With some difference of opinions, management scientists now reached the consensus that HRM had its origin overwhelmingly in USA experience along with rich literature and strongest empirical foundation. It is argued that that the HRM originated in USA in the early 1980's.

However the term HRM challenged frequently replaced the previous popular term discipline personnel management and industrial relation (IRs). Moreover students in universities appeared to respond more positively for the enrolment of the new course HRM, whereas, the courses concerned personnel management/industrial relations are also existing in academic circles with comparative less popularity.

The major American and British Business schools introduced HRM courses in to their core curriculum. It seems that HRM has become a fashionable and favorable topic all over the world both in management theory and as applied management practice. The diagrammatic overview of the model from personnel management to human resource is as under:

The diagrammatic overview of the model from personnel management to human resource is as under:

Table 1

Development of PM functions.

Acolyte of Benevolence.

Human Bureaucrat.

Consensus negotiator.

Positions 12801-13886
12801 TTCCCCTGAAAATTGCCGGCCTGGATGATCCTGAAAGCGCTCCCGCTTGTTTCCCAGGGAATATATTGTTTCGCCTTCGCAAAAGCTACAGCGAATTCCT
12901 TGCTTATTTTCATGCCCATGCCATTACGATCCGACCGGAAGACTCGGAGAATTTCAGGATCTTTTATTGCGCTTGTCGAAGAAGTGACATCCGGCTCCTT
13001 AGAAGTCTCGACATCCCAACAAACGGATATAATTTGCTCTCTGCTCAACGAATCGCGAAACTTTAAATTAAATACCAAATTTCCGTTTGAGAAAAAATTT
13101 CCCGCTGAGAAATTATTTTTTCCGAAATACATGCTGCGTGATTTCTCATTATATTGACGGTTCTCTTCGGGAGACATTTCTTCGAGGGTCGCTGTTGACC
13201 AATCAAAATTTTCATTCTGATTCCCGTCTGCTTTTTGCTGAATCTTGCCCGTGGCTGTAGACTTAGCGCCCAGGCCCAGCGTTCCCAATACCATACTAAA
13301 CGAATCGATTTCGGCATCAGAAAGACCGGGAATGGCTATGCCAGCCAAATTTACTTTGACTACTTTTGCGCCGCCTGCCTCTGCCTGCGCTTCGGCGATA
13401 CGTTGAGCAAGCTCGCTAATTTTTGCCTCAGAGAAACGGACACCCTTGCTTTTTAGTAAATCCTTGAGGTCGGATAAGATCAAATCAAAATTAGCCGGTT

Organization man.

Man Power analyst.

Tensions within PM function.
Employee interests.
Versus organizational interest.

Resolving the tension:

The integration.

Employee commitment.

Flexibility Adaptability.


(Guest-1987) Strategic Role for HRM/PM managers.



From personnel Management to HRM: An overview.


There are number of differences between human resource management and personal management. It is obvious for the above terminology the predominant theme which is held to differentiate HRM from its predecessor,, personnel management, is a broadening or widening notion. The leading advocates of HRM, who are actually behavioral scientists in the USA, see it as an organization-wide philosophy, which is much broader and more strategic, oriented and fewer problems centered than personal administration. Its implications and long run goal interpretation place it as something new and different.

George Straus has compared the messages of the original human relations literature with that of the organization development and change models of the 1960's and 1970's.

In the shape of the summary, the following table 2 sets out the differences in the textual treatment of human resource management and organizational practice of personnel management:



Personal management


Time and planning perspective

Short-term, reactive adhoc and marginal

Long run proactive strategic and integer

Psychological contract



Control system

External control

Self control

Work relation perspective

Pluralist, collective, low trust

Unitarist, high trust individual

Preferred structured system

Beaureacratic centralized defined roles